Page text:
My father was an accountant, and used to do the books for the Chili Bowl. Spent many hours hanging out there while my father was in back...I remember Sylvan Kahn well. I lived very near the old Weil's funeral home on Reading, and loved to ride my bike in their parking lot...it was huge.
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Old 08-20-2009, 01:22 AM
 
Location: Cambridge, MA
4,862 posts, read 12,903,033 times
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Default "Memory Lane" excursion

It doesn't seem like many of us, even those who still live in the Cincinnati area, get to Reading Rd much any more. So I thought I'd post a "snapshot" of the tour I ended up taking last weekend.

My destination last Saturday afternoon was Amma's Kitchen, one awesome spot for Indian food with a totally vegetarian selection to boot. It's situated in the building just north of Valley Shopping Center that'd been home to the lost and lamented Fortune Kookie for eons. I arrived via Summit Rd from Paddock, then afterwards returned to where I was staying - near UC - by way of Reading Rd all the way to Clinton Springs Ave.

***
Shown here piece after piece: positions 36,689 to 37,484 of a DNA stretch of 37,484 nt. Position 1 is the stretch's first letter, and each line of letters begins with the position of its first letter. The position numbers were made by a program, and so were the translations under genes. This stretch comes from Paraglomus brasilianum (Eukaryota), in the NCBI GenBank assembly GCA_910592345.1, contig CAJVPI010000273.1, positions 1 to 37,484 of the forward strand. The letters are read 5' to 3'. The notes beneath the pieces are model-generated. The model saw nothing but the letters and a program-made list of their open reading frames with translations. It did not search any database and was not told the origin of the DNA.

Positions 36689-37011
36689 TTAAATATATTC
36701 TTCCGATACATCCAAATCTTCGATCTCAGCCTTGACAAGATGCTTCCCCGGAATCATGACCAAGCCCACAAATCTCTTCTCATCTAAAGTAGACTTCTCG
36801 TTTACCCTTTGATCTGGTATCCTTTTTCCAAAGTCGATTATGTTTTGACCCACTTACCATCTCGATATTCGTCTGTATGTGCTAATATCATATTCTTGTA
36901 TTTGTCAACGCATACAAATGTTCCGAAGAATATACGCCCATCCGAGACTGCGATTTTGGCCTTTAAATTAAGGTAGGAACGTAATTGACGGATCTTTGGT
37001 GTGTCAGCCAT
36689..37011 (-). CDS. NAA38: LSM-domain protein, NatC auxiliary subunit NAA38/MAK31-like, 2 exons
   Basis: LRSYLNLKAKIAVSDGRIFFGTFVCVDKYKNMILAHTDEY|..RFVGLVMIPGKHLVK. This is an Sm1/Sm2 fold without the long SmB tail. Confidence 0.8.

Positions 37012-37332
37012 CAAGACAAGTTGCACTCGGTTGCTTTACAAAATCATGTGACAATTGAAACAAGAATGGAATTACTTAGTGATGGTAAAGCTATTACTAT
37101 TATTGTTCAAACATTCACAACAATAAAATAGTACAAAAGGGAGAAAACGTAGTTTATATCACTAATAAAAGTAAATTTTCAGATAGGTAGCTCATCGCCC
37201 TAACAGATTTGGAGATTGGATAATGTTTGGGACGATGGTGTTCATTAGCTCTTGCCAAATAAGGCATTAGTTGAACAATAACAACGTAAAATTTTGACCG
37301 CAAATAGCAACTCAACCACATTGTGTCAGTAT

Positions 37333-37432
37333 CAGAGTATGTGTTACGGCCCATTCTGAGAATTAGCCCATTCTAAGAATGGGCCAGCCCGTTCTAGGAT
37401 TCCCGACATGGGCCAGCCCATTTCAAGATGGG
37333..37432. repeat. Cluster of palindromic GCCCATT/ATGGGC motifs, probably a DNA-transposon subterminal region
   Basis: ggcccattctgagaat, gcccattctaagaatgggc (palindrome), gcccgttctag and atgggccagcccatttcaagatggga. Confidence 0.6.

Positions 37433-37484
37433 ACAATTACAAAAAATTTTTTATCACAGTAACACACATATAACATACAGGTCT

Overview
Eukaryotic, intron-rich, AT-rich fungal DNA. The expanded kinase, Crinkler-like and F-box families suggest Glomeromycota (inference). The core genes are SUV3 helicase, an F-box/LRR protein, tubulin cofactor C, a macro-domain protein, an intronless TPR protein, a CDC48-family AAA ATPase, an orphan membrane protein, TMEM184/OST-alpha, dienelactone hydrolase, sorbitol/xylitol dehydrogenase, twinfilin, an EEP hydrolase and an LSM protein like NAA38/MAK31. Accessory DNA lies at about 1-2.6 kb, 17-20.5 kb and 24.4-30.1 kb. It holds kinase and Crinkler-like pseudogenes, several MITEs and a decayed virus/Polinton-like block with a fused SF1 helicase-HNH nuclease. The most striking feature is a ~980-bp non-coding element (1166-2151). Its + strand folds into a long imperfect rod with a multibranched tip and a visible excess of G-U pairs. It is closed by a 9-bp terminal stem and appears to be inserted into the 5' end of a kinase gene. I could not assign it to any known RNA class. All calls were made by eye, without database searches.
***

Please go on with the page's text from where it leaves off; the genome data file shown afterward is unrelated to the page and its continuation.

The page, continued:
The 7600 block of RR looked like something out of "Blade Runner." Just north of Amma's Kitchen on the same side of the street, the latest incarnation of the restaurant there (Phat Daddy's Soul Food) gave every appearance of not having stayed in business. Opposite Amma's stood a pair of buildings that looked for all the world like former supermarkets (perhaps Bilker's and the A & P?) Both of them had been covered with new facades, and are now functioning as churches of some sort - presumably with AA congregations. Over half of the Valley Shopping Center stood vacant, with a collection of imprinted awnings only on its west and north sides. The LaRosa's at the northwest corner, alongside the sidewalk, provided a landmark of sorts with its bizarre red and yellow palm tree sculptures. Weeds and grass poked through just about every crack in the sidewalk. A big lot at the northeast corner of the once-focal Section Rd intersection lay fallow. But on the positive side, the further south you went the better the street looked. The Roselawn Center Building bore a snappy appearance with new awnings all around, and a business name was over each storefront. All of the houses and brick-box apartment buildings were in good condition, had trimmed lawns, and seemed fully occupied. Only one vacant commercial space was in evidence - a generously-windowed showroom building at 7151, near Seymour Ave. Fast food chains are what they are, but Popeye's and McDonald's outlets on the approach to that intersection were well-maintained (no visible litter.)